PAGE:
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Vehicle speeds and stopping distances

Many factors can contribute to a car crash. A driver may be drunk, using a cellphone, eating, or fatigued while behind the wheel. The presence of any of these factors can spell trouble for other motorists. A drunk driver can swerve into oncoming traffic, a fatigued driver can fall asleep and rear-end the car in front of him, and a texting driver may fail to yield to a pedestrian. However, one of the most common factors related to car accidents is speeding. To get a better grasp of just how dangerous speeding can be, it might be helpful to look at stopping distances given certain speeds.

A quickly moving vehicle can take a long time to stop. For example, a car moving at 60 miles per hour is moving at 88 feet per second. Given one second for driver reaction, it would take this vehicle more than 300 feet to come to a complete stop, which is longer than a football field, and more than five seconds. Traveling just five miles per hour faster, at a rate of 65 mph, adds forty feet to the distance needed to bring the vehicle to a stop.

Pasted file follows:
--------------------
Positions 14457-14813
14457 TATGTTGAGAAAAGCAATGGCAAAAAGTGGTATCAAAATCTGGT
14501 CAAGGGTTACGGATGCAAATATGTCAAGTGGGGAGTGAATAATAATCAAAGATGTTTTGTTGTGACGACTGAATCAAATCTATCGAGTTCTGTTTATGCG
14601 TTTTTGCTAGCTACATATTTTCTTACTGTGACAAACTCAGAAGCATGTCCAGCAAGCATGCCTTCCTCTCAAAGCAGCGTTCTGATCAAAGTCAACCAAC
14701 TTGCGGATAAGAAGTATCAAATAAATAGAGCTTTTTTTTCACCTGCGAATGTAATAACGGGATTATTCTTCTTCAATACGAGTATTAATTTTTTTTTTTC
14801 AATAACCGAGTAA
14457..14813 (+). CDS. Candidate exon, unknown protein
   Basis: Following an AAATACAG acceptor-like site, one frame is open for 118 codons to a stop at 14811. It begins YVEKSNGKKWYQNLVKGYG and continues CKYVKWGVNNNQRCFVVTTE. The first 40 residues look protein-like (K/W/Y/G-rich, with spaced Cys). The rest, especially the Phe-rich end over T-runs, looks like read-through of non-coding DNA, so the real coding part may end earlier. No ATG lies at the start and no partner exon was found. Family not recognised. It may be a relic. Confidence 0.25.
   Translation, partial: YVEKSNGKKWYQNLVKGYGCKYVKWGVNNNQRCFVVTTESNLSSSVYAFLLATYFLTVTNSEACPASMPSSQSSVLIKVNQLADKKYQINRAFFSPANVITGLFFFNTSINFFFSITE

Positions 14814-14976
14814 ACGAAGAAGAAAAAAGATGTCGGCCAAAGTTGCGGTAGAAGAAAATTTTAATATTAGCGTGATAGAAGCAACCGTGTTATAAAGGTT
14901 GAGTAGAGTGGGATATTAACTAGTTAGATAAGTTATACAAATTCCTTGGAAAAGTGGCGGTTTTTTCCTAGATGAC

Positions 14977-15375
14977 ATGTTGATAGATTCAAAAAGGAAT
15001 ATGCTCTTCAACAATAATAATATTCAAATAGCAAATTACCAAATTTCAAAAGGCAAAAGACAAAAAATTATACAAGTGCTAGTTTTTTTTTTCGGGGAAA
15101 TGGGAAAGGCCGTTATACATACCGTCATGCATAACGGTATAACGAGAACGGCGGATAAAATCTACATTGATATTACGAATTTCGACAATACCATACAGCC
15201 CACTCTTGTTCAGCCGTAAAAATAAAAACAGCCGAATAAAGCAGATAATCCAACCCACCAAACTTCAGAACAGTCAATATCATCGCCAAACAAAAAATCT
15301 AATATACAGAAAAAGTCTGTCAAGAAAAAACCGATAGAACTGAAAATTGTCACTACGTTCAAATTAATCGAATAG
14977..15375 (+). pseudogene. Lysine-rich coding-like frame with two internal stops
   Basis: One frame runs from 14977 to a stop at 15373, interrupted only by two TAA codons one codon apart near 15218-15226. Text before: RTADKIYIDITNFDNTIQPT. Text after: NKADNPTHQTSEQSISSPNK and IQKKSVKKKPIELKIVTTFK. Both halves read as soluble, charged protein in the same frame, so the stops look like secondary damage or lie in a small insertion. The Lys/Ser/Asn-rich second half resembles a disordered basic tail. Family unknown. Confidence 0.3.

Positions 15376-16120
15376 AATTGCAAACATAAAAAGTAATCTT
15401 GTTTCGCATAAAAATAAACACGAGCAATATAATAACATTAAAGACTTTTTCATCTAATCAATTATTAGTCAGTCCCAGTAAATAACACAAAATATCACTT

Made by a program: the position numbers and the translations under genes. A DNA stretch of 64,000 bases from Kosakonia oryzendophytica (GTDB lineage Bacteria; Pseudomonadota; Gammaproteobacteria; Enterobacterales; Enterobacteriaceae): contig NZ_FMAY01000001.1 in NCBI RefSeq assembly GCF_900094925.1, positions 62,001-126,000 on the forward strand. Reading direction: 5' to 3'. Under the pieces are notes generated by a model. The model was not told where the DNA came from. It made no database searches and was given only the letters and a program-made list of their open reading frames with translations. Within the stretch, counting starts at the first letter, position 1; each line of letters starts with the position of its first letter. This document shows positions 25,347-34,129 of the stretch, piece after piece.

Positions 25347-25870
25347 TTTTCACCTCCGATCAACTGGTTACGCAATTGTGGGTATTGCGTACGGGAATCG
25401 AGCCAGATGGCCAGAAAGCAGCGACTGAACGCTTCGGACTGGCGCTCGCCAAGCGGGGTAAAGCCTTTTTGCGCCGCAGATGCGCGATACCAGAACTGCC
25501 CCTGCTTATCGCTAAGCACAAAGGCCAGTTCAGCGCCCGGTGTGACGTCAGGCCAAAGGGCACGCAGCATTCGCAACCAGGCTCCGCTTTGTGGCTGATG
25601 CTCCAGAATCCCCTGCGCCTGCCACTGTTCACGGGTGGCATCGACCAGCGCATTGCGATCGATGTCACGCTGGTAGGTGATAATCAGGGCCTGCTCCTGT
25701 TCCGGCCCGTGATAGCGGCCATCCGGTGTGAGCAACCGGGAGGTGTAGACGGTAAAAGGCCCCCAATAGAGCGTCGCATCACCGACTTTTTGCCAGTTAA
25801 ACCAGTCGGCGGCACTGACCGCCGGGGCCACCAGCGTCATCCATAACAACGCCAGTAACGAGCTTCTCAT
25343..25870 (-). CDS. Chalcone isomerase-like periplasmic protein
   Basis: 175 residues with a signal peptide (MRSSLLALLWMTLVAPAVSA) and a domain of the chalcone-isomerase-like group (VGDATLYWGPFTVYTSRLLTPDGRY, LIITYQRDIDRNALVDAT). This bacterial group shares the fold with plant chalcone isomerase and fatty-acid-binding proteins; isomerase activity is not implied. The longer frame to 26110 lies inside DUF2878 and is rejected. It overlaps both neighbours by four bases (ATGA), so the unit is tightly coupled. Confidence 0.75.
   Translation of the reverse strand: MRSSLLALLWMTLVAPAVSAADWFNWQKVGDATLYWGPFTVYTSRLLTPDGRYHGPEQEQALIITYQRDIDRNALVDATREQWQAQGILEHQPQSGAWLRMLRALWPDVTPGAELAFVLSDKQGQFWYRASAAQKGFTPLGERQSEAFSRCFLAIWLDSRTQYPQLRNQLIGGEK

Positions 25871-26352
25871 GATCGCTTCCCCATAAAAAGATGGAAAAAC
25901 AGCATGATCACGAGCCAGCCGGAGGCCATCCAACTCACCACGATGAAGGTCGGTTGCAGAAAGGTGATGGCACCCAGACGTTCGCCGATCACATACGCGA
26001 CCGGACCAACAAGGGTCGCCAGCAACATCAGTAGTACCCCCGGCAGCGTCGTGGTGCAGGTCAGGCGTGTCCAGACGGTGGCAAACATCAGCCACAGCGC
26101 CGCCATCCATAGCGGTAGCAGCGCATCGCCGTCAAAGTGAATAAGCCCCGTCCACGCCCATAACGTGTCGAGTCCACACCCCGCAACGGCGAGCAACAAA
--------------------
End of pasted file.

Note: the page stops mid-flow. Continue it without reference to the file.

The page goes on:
It is worth noting that these figures are for a vehicle operating on a dry road, with reasonably good tires, braking in a way that stops the car safely. However, as many Tennesseans know, this is not always reality. Therefore, a speeding driver, even if he or she has good reflexes, will often need a significant amount of space and time to stop. Unfortunately, this means that those in close proximity to a speeding motorist could wind up suffering personal injury in a car wreck.

Those who suffer injuries at the hands of a reckless driver should consider their legal options to see if any support their best interests. By speaking with a Knoxville attorney skilled in these matters, a victim may be able to recover compensation and focus on regaining his or her health.

Source: University of Pennsylvania, "Vehicle Stopping Distance and Time," accessed on April 24, 2015

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